The objective of this CDTA is to help prepare, support and advise the Central and Local Government Agencies for the implementation of large scale programmes and projects that are to bring environmental improvements to urban areas, by planning and implementing appropriate interventions in the collection, treatment and disposal of wastewater. The CDTA will assist Central Government and Provincial and City People's Committees in providing a better understanding of the range of options available in wastewater collection treatment and disposal, and their financial, institutional, social and environmental implications. The CDTA should result in better informed project preparation, and more focused and effective implementation of environmental infrastructure projects.
With less than 10% of the country being sewered and Viet Nam being one of the top five countries subject to severe impact due to climate change, the development of the sanitation sector is not keeping pace with the national and local economic development , and with the improvement made in urban water supply services. As indicated in the ADB's financed water sector review technical assistance completed in March 2009, considerable effort and investment are still required to achieve these targets and protect essential water resources
In developing programmes and projects for sanitation improvements, many strategic technical and financial options are available. Constructing conventional sewerage systems in existing built-up urban areas is extremely complex, disruptive and costly. Pragmatic alternatives therefore need to be considered. Options need to include considerations on a mix of conventional sewerage and low cost sanitation, centralized or de-centralized systems, separate or combined wastewater and stormwater systems, combining or separating municipal and industrial wastewater. Other programme components may involve dedicated programs for schools, re-use of water and organics, strengthening community awareness. Choices will depend on the socio-geographical environment, population density, levels of water usage, affordability, institutional arrangements and access to skills, etc.
Many cities located in the coastal zone of Viet Nam are likely to experience early impacts of climate change, in particular due to sea level rising. As a result, schemes for the drainage of urban stormwater and wastewater, and for flood protection, have to be designed based on a revised assessment of risks. Climate change therefore needs to be at the core of the urban environment planning process.
The CDTA will be delivered by working directly with relevant levels of government (at central, provincial and city level) in the development, planning and implementation of pragmatic and affordable urban environmental improvements. Lessons will be learned from the impact of recent wastewater management programmes in urban areas in Viet Nam.
Government's strategies on urban sanitation improvement are formulated in Decree 88/2007 which requires sanitation to be charged through the water tariff at a minimum of 10% to achieve cost recovery and large subsidies for capital investment. Government policy has set clear targets and new directives on sanitation: Under the umbrella of Decree 88/2007, the recently approved (November 2009) Orientation Plan for Urban Sanitation to 2025 sets ambitious targets of 70% sewerage collection in large cities by 2025 as well as on industrial wastewater management.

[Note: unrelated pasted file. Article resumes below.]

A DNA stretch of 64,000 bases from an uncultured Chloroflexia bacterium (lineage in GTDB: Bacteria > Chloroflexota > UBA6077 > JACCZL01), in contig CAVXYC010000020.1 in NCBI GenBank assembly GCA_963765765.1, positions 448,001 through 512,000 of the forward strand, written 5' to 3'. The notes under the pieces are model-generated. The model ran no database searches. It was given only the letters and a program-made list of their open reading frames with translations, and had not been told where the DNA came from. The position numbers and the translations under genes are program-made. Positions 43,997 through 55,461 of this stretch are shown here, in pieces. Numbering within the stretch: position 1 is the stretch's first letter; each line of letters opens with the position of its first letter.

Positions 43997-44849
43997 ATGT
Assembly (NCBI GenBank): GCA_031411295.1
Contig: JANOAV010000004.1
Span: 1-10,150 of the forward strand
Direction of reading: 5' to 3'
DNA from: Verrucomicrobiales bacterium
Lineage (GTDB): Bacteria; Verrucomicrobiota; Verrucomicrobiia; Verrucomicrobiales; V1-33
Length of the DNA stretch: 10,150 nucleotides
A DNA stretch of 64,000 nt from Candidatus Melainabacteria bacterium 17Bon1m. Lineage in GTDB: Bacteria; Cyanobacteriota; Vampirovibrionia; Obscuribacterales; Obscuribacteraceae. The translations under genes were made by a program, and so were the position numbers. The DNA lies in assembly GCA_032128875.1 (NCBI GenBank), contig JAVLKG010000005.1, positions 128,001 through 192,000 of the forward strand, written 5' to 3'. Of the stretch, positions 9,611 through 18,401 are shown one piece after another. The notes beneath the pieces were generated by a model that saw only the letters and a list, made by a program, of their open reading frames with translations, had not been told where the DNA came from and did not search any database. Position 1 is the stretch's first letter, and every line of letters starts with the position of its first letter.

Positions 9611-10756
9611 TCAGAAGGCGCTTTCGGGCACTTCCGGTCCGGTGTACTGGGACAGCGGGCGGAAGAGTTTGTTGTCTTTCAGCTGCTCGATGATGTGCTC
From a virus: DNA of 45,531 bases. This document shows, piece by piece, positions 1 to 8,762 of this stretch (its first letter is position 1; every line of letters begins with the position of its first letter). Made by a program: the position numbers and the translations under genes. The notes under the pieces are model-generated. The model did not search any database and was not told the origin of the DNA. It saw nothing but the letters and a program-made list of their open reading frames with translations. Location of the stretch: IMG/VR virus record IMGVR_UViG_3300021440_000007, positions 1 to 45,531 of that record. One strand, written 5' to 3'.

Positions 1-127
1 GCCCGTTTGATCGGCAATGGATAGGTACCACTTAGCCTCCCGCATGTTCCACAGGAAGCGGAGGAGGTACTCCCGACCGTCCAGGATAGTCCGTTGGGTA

The Vietnamese Development Goals target relevant to Sanitation "ensuring that all wastewater in towns and cities is treated by 2010" will not be reached. Some statistics will count "access to sanitation" as having achieved a target of safe disposal. In reality the still wide-spread use of not-maintained septic tanks in urban areas and latrines in rural areas does not represent a safe or final form of treatment in areas with high population densities. Future programs will therefore need to target human waste disposal in such areas. The scale of such future programs will have to be considerable, to have any significant impact. Efforts by Government and development partners alike therefore aim to increase the spending on urban wastewater management programmes in the coming decade.
Against this background, ADB's Country Support Program 2007-2010 aimed to ensure the delivery of sustainable investment reform and capacity building in urban water services to support sustainable local economic development in cities. Investment lending is therefore dedicated to cities and peri-urban areas, to (i) support the rehabilitation, upgrading, and expansion of water supply and sanitation in the urban centres to improve the investment environment and private sector participation; (ii) ensure equitable access to safe water supply and sanitation facilities and improve the health profile of the urban residents, including women and ethnic minorities; and (iii) encourage policy changes and institutional reforms at central and provincial levels to enable sustainable development by making Urban Environmental Companies (URENCOs) and water supply companies financially viable through enforcement of local regulation on full cost recovery and definition of performance indicators through benchmarking. The Draft Socioeconomic Development Plan 2011 -2015, in which ADB's next Country Strategy Framework will be based, makes environmental protection a cornerstone of the economic growth.
Government's Decree 131 has delegated the responsibility for the design and implementation of development projects to the City Peoples Committees (CPC) and Provincial People's Committees (PPCs). The responsibility of the implementation of urban environmental infrastructure programmes lies with CPC, PPCs, District People's Committees (DPCs), water supply companies and URENCOs.